The Conference Board Consumer Confidence Index, which had declined in May, decreased again in June. The Index now stands at 58.5 (1985=100), down from 61.7 in May and to its lowest point since November, 2010. The Present Situation Index decreased to 37.6 from 39.3. The Expectations Index declined to 72.4 from 76.7 last month.
The cutoff date for Junes preliminary results was June 16, 2011.
This months decline in consumer confidence was driven by a less favorable assessment of current conditions and continued pessimism about the short-term outlook,” said Lynn Franco, director of The Conference Board Consumer Research Center. “Consumers rated both current business and labor market conditions less favorably than in May, and fewer consumers than last month foresee conditions improving over the next six months. Inflation fears eased considerably in June, but concerns about income prospects increased. Given the combination of uneasiness about the economic outlook and future earnings, consumers are likely to continue weighing their spending decisions quite carefully.
Consumers appraisal of present conditions was less favorable than in May. Those claiming business conditions are good remained the same at 14.3 percent, while those claiming business conditions are bad increased to 38.0 percent from 37.2 percent. Consumers assessment of the job market was also less favorable. Those stating jobs are hard to get increased to 43.8 percent from 43.5 percent, while those stating jobs are plentiful decreased to 5.2 percent from 5.7 percent.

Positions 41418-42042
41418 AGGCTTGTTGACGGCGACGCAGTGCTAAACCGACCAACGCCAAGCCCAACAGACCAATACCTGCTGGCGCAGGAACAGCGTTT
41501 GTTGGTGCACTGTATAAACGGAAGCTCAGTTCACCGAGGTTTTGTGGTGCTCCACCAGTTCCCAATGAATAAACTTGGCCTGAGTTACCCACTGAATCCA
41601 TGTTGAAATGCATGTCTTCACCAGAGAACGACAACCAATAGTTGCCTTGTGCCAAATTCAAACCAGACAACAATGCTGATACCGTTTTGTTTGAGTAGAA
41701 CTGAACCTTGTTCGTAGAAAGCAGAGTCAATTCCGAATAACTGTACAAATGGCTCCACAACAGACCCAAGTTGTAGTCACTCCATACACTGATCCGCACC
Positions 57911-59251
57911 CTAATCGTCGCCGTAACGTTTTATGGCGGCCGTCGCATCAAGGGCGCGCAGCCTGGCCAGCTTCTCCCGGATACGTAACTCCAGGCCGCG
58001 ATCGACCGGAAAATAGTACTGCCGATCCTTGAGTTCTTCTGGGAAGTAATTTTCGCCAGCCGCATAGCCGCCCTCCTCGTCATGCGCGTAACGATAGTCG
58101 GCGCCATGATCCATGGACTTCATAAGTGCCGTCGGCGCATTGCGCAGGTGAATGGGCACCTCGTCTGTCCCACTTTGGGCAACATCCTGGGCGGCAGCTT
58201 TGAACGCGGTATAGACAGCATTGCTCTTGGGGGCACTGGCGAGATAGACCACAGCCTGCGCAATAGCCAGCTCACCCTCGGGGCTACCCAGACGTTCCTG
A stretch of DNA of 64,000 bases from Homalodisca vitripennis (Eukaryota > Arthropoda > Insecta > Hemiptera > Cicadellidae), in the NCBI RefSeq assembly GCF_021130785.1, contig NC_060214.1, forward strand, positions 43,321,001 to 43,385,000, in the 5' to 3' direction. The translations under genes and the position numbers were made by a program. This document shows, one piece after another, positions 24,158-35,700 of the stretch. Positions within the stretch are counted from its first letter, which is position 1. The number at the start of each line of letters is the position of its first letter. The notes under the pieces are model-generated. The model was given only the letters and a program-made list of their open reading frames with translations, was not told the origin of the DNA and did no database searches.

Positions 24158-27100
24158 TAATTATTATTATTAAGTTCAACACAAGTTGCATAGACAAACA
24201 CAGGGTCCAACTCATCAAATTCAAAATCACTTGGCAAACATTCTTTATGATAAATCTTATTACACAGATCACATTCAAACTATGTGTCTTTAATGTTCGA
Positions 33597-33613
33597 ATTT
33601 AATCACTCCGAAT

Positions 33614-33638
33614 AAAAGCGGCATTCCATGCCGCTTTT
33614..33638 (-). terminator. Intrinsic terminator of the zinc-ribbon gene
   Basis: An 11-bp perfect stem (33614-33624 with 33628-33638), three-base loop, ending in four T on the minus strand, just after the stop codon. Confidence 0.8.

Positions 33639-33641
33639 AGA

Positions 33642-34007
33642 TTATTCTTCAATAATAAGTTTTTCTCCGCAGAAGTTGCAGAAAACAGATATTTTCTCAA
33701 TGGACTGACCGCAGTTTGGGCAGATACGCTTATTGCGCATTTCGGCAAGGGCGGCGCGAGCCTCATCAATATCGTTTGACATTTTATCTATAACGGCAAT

Consumers short-term outlook, which had weakened in May, declined further in June. The proportion of consumers expecting business conditions to improve over the next six months declined to 16.4 percent from 17.2 percent. However, those anticipating business conditions will worsen decreased to 14.7 percent from 15.4 percent.
Consumers remained pessimistic about the outlook for the job market over the next six months. Those anticipating more jobs in the months ahead declined to 14.2 percent from 16.7 percent, while those expecting fewer jobs remained unchanged at 20.3 percent. The proportion of consumers anticipating an increase in their incomes declined to 13.9 percent from 14.9 percent.